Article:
God has given Mary the most singular and significant role among His children: the mission of being the Mother of all believers. As Mary stood at the foot of the cross, Jesus said (Jn 19:26f), “Woman, behold, your son” and to the Apostle John, “Behold, your mother.” When Mary accepted John as her son, in John she accepted all of us. At that moment, the Mother of Jesus became our Mother too. Just as once her earthly mission was to give birth to Christ, to feed, nurture and help Him develop and mature as a man; in a similar way, until the end of time, Mary’s mission is to assist Christians in their spiritual birth and in their need to be fed and nurtured with grace so as to grow to the full stature of Christ. In short, this is her mission: to be our spiritual Mother collaborating in God’s work of transformation in holiness, “until Christ be formed in [us]” (Gal 4:19). In his letters to the Christian communities, St. Paul repeatedly reminded them that the work of sanctification aims at conformity to the likeness of Jesus Christ. The example of this saving conformity is found in our spiritual Mother.

Consecration is our ‘Yes’ to the vocation of holiness

The word “consecration” means to set aside for an exclusive purpose. For example, the chalice used in the Holy Mass is consecrated; it is solely dedicated to containing the Blood of Christ and nothing else. In a similar way, consecration to Mary means exclusively allowing our Blessed Mother to accomplish her mission within us. Placing ourselves totally at Mary’s disposition, we give her our consent to mold us, to change our way of thinking, our actions and words, our hearts and sentiments, into the likeness of her Son.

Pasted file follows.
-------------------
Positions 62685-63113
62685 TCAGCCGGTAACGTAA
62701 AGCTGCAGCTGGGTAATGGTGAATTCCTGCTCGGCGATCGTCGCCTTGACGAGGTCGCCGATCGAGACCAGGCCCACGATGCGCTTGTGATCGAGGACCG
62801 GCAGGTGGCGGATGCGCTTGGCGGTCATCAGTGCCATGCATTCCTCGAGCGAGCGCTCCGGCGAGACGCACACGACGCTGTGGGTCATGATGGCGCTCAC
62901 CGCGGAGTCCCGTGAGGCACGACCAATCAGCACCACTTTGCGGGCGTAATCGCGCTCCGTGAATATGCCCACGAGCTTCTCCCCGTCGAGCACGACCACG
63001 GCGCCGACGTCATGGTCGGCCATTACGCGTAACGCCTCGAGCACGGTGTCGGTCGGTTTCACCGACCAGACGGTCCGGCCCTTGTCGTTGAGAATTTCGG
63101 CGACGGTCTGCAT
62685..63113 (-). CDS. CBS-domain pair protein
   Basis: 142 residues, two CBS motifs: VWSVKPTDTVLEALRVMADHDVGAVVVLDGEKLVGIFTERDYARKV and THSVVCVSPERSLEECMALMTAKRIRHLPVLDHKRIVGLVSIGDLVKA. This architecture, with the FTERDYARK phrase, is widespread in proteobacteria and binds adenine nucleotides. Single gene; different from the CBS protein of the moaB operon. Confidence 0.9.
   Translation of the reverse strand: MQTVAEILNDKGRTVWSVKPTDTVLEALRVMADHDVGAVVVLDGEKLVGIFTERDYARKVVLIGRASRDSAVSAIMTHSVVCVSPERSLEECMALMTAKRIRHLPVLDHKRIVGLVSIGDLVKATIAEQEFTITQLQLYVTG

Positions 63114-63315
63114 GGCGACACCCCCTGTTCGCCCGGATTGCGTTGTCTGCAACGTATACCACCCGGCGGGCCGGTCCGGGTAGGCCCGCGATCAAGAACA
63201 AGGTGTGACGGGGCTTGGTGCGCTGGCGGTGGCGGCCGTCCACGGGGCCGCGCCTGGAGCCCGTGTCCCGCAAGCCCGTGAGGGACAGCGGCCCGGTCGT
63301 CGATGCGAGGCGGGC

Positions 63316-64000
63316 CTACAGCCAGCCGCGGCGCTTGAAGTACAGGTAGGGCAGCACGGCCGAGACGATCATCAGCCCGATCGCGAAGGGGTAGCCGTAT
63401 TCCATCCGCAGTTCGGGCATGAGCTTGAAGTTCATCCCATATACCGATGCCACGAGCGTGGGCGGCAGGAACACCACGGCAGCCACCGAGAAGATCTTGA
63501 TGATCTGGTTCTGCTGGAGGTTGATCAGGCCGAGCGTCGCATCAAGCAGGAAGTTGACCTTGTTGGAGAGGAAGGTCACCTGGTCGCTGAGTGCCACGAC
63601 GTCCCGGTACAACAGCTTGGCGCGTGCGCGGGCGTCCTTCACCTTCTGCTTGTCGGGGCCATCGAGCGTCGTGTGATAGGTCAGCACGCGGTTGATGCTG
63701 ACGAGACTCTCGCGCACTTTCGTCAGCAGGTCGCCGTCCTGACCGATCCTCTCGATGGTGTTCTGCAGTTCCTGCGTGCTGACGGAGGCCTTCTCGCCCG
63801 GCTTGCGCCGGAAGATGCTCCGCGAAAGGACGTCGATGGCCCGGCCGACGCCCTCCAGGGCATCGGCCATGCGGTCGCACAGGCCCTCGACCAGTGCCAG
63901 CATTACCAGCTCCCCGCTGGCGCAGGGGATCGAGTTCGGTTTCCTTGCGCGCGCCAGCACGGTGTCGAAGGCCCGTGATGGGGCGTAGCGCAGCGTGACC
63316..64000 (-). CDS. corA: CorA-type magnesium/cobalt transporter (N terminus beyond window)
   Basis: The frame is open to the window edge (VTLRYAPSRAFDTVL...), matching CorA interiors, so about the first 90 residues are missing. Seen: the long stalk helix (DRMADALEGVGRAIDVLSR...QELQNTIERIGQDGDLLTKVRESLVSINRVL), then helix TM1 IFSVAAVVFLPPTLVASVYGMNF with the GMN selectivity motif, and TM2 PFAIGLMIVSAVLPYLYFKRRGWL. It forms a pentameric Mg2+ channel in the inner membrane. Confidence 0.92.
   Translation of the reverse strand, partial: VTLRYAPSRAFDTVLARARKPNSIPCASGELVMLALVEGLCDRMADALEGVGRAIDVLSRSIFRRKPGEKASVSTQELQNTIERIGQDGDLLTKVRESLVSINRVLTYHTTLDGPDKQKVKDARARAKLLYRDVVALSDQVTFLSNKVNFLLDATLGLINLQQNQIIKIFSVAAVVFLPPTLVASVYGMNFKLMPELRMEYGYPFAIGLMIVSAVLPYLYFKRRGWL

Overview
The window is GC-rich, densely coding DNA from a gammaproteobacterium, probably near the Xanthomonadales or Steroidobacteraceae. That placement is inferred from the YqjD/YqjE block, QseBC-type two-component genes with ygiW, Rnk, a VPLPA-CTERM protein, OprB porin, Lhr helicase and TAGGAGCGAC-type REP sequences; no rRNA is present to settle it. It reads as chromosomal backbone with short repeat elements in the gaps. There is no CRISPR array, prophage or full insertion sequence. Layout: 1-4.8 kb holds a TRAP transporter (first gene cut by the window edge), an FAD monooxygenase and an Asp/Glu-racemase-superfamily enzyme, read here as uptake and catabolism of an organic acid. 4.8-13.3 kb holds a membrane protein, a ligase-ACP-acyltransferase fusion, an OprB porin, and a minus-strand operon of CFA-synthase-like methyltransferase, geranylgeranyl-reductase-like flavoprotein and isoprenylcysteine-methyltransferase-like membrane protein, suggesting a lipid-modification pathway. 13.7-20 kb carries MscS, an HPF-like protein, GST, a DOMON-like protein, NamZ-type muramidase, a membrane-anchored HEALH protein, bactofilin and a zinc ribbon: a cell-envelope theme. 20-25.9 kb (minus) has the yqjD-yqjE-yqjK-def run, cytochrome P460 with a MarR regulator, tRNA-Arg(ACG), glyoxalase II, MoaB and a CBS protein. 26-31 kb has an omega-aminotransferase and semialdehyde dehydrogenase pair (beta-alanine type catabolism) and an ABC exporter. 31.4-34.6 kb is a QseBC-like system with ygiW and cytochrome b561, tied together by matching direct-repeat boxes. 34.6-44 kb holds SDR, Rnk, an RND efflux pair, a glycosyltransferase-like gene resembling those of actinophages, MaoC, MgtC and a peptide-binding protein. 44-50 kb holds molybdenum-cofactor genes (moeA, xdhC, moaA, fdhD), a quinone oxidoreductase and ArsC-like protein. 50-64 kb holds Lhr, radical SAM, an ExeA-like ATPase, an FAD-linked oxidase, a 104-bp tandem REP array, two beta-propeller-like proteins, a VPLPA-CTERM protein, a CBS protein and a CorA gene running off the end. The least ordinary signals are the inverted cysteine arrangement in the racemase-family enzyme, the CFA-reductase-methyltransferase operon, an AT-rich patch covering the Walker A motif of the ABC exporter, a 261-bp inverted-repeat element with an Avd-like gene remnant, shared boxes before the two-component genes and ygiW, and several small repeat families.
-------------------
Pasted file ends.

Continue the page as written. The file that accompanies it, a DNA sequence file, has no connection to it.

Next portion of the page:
When we consecrate ourselves to the Immaculate Heart of Mary, we are placing ourselves and our families under Our Lady’s protection and guidance. At the same time, we are collaborating with her through our prayers, sacrifices and merits from good works to save souls, including our own. This is the reason why St. Louis de Montfort affirmed that consecration to the Blessed Virgin “is the safest, easiest, shortest and most perfect way of approaching Jesus” (“Treatise on True Devotion to the Blessed Virgin” 55).

On Oct. 13, 2017, marking the 100th Anniversary of the last apparition of Our Lady of Fatima, I will consecrate our Diocese to the Immaculate Heart of Mary. Along with this diocesan consecration, I also encourage our priests to consecrate their parishes and our families to consecrate their homes to the Immaculate Heart of Mary. Through this consecration, I pray that our Diocese will grow in our love for Jesus through Mary and steadfastly commit to intentional discipleship and evangelization; that people’s faith may be strengthened in these uncertain times; and that there be a renewed vitality for loving and serving others, especially those in most need.

Every day we witness the spread of human suffering and of evils that threaten us personally but especially the family. Now more than ever, consecration to the Immaculate Heart of Mary is meaningful and necessary. Marian consecration always leads to a fuller consecration to Jesus, the fount of infinite holiness, whose love is more powerful than evil. Together, as sisters and brothers, let us walk this pathway to Mary, Our Mother, thanking her for her unique love and praying through her intercession for the grace of perseverance in faith until the glorious day of fulfillment in Christ Jesus.